Inflation, simmering tensions temper outlook

By Vikram Barhat | February 23, 2011 | Last updated on February 23, 2011
5 min read

The developed world seems to be in an inflationary boom, with neither the U.S. Federal Reserve nor the European Central Bank (ECB) apparently willing to tighten monetary policy.

“My sense is that the markets are behaving as if we’re in an inflationary boom,” said Jurrien Timmer, director of investment research at Fidelity Canada, in a recent webcast.

“We start with the notion that the bull market is intact, the market is flying, it refuses to go down, food riots, political unrest, rising yields, the market seems to be ignoring all of it and just wants to go up. What it tells me is that this market is all about liquidity.”

Quantitative easing: U.S. and beyond The main sources of that liquidity have been the Fed’s program of quantitative easing, and a shift in investor preference, from bond and emerging market funds, to U.S. equity funds.

Since the second round of quantitative easing in the U.S. last November, the U.S. stock market has been on a tear. Timmer clearly links this performance to the amount of liquidity going into the system. “That explains why or how the market has been able to shrug off some of the negative impulse coming from a pretty sharp rise in treasury yields, skyrocketing food prices (and) Brent oil at $100 again.”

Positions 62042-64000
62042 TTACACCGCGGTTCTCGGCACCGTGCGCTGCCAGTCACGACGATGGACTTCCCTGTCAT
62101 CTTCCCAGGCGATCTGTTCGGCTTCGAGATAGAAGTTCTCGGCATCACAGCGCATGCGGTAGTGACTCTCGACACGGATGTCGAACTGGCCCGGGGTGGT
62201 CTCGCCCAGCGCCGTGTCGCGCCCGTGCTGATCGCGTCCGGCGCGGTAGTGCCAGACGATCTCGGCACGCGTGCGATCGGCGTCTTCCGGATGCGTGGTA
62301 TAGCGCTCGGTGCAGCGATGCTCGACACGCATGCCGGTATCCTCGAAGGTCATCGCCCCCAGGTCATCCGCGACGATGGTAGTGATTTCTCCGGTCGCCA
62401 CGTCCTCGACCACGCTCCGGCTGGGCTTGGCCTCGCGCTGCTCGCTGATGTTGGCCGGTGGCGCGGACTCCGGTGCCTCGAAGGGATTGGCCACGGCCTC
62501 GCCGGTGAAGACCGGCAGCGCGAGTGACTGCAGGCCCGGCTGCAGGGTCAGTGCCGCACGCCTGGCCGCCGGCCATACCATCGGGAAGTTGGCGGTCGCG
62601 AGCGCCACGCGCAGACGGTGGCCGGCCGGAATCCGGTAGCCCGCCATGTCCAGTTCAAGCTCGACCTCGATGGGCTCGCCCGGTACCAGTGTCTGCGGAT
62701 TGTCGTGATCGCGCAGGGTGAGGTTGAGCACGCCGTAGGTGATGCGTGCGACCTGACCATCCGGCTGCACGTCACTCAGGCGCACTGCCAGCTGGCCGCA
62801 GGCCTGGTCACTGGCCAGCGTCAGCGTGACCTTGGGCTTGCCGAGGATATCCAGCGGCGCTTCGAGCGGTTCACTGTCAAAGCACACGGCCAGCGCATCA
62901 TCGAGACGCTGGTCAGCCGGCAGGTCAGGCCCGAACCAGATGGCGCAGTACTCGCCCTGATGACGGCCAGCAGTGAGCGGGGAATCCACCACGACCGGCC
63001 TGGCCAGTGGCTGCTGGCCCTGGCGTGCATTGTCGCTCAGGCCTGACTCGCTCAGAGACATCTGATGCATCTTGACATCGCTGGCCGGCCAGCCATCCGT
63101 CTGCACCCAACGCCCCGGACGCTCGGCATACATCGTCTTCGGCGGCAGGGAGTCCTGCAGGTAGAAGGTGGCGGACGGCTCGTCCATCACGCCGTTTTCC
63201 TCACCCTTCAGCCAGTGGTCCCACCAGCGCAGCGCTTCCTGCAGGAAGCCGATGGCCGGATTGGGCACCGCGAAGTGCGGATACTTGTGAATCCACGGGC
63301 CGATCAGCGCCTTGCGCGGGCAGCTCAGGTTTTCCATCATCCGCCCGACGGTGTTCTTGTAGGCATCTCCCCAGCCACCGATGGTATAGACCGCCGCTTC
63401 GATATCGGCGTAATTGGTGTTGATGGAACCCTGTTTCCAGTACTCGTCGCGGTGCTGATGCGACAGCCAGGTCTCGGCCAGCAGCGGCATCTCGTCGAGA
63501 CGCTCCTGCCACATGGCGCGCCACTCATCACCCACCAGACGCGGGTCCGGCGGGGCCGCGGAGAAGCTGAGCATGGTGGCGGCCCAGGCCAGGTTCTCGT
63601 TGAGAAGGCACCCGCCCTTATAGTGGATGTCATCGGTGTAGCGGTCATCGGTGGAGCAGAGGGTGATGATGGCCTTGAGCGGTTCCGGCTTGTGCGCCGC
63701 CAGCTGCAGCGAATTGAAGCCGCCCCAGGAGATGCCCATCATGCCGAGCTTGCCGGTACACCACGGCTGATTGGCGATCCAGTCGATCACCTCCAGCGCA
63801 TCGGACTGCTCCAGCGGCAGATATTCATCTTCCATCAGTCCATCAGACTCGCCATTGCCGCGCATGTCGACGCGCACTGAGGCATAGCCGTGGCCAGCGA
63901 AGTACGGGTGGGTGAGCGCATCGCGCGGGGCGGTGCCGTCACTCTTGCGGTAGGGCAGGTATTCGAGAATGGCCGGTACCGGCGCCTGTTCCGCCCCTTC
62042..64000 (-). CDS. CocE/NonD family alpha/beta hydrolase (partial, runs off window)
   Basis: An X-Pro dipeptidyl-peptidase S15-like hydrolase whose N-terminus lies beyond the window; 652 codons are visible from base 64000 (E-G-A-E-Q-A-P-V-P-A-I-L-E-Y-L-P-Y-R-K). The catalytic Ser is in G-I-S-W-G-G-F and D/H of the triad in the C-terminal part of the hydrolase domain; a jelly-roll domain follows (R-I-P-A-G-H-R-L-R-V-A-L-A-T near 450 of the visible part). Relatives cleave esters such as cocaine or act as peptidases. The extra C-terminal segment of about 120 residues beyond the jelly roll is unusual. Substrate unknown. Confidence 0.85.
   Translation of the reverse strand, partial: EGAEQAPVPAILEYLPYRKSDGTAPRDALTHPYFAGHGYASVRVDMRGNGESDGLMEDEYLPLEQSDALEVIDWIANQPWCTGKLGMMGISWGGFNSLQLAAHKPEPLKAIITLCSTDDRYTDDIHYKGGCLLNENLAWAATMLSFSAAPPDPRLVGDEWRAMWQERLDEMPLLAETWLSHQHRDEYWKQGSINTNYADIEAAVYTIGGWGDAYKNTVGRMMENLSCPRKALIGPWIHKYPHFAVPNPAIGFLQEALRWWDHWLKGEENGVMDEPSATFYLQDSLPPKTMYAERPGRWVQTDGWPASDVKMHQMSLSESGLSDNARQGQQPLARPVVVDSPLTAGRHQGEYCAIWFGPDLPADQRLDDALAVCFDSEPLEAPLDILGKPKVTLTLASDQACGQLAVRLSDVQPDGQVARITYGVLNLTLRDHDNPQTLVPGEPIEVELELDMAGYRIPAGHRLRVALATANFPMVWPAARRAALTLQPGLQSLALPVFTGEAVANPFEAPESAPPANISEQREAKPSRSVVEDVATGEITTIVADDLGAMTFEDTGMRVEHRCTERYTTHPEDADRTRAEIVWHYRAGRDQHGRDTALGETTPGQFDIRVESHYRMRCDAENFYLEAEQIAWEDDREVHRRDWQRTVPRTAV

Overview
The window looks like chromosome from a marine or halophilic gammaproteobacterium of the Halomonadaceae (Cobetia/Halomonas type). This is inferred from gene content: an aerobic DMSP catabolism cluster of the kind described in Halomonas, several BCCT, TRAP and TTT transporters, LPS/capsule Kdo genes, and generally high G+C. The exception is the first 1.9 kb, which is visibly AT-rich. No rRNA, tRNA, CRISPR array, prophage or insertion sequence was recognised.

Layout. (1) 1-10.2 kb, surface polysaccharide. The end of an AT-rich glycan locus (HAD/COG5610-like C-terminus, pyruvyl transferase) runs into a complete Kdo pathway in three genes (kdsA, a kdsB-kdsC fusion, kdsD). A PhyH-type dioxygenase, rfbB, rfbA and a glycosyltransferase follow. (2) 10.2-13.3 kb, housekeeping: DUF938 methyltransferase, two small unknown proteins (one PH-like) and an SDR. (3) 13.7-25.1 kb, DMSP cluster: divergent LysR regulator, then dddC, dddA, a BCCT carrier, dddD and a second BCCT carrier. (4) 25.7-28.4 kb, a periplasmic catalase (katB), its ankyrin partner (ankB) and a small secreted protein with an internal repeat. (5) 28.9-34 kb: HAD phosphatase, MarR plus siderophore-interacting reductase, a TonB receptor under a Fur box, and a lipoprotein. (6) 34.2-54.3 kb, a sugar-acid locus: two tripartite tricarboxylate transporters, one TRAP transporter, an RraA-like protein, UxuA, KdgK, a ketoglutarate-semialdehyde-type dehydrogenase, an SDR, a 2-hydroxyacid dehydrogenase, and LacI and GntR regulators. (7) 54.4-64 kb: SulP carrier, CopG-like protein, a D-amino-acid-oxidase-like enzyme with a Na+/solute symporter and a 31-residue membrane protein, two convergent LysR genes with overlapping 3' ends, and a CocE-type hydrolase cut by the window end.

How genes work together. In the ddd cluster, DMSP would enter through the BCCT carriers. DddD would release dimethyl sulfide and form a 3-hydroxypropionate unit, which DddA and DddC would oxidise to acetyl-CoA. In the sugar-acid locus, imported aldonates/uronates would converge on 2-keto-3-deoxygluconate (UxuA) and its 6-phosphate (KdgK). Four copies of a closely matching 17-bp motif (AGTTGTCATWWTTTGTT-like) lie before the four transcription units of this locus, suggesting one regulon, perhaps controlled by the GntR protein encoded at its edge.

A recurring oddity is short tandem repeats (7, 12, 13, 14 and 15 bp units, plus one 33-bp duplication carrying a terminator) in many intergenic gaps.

The continuation of extremely accommodative monetary policy in the face of improving fundamentals—indeed an unusual occurrence—is emerging not just in the U.S., but also in Europe and some other economies.

“In the U.S., (monetary) policy is accommodative because of housing and unemployment, and (due to) the headwinds of a private sector debt deleveraging,” he explained. “In Europe it’s the periphery: Greece, Ireland and Portugal.”

The ECB must cater to the weakest link and keep policy relatively easy, despite the effects on a stronger economy such as Germany, which, as an exporting nation, enjoys the benefits of weaker Euro and lower interest rates.

Even China, with all the talk of tightening, really isn’t nearly as tight as the talking heads on TV might have you believe. China is indeed tightening, but not nearly as much as it should, given growth in its consumer price index, asserted Timmer. What may seem like tightening is, in fact, China just easing less than it had been.

“It’s important to remember that whenever China undertakes open market operations to stem the rise of the yuan, it is basically easing,” said Timmer. “It is printing money to generate reserves to buy dollars and sell yuan, and in doing so it is essentially quantitatively easing.”

As long as the gap persists between central bank policy and the fundamentals, these economies will remain in an inflationary boom.

This divergence between global policy rates tends to affect currencies; the flagging U.S. dollar is a prime example. While Canada, Brazil, China, Australia, Indonesia, and New Zealand, are raising policy rates, the U.S. is not only staying low, but is actually going even further negative, said Timmer.

Global risksThe world economy still faces a lot of problems, and unabated structural headwinds top Timmer’s list. “This is probably one of the main reasons why the Fed keeps spiking the punch bowl with more QE2.”

Even when QE2 runs out, he predicts the Fed will hold rates in check for the next couple of years.